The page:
“We took our eleven-year-old nephews backpacking in Yosemite for seven days and we packed food for a week,” relates Keith Walklet. “It was gone in THREE days! Every other word out of their mouths was ‘When do we eat?’ Don’t underestimate the appetite of a teenage boy.”
Negotiate — trade activities and interests. “Mom really wants to view the Matisse exhibit so how about in exchange we’ll take you to the Pearl Jam concert tonight?” OR: “We’ll sight see in the morning and shop for you in the afternoon.” Give them slack. At times let them stay up really late to watch a movie or read, then sleep until noon. Don’t be the trip dictator! Let them make restaurant choices too.
Tips for Traveling With Teenagers
When traveling to several locations, try to stay at least four or five days in one place, so your teens have a chance to meet other kids, adjust to the area and find their way around the vicinity. Then they get a feeling of orientation and independence. Have them memorize the name of your hotel (or the address of your lodging) and give them a hotel business card to keep in their pocket.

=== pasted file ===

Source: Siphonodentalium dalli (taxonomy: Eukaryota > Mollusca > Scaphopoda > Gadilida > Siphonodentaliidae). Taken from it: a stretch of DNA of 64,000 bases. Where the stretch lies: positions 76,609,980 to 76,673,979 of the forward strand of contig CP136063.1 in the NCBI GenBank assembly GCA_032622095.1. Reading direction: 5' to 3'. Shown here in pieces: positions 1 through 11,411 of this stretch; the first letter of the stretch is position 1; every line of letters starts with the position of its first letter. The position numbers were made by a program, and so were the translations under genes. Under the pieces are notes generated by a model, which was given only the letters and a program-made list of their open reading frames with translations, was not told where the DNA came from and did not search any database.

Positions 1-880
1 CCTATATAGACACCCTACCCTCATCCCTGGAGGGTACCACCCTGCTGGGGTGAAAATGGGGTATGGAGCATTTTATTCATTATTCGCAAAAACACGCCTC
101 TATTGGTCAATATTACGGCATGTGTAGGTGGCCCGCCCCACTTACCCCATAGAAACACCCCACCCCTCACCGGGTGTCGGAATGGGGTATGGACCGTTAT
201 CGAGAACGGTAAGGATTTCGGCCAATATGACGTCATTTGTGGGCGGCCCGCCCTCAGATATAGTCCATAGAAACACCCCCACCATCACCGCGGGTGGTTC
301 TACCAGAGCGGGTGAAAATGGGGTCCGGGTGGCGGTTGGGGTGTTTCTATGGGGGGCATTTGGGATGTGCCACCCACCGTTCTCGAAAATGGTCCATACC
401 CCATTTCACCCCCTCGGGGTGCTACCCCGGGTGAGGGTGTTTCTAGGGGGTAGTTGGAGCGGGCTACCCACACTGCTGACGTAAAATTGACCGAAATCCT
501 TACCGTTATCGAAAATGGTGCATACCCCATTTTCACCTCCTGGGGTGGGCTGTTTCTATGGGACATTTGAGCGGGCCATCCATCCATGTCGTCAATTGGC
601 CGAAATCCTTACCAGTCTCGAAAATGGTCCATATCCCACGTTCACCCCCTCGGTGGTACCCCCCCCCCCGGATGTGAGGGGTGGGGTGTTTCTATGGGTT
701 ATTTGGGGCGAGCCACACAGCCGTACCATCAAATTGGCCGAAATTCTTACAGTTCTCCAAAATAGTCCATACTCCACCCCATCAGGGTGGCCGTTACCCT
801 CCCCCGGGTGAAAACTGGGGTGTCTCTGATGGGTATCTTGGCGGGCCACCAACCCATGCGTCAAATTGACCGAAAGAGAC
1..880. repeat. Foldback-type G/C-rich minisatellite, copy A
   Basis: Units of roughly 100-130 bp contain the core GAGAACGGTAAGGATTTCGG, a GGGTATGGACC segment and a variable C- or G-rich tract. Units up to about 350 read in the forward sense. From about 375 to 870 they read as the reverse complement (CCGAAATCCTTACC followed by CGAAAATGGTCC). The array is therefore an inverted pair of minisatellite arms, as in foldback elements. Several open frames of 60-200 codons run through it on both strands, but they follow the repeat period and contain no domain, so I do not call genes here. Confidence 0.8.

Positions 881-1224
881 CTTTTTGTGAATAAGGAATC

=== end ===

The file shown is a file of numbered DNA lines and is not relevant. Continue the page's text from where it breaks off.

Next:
City visits with heavy cultural emphasis can be boring for teens. London is an exception, as there are some wonderfully hip places that both parents and teens will find interesting. Any vacation spot where there aren’t other teens will be unpopular. (Forget the visit to Grandma and Grandpa’s retirement spot in Florida, even if you think the beach is spectacular.)
Many parents find that by the time their kids become teens they are burned out from long road trips and will
refuse to do extensive car trips anymore. If your vacation plans include long drives, consider buying or borrowing a small TV and VCR that will plug into your vehicle’s cigarette lighter.
Dining at five-star restaurants is a waste of time and money with teens (unless they want to become a chef or have a highly developed palate). And if you are required to wear a tie, they won’t like it (you may not either). Consider taking them to one fine restaurant per trip as part of their culinary education.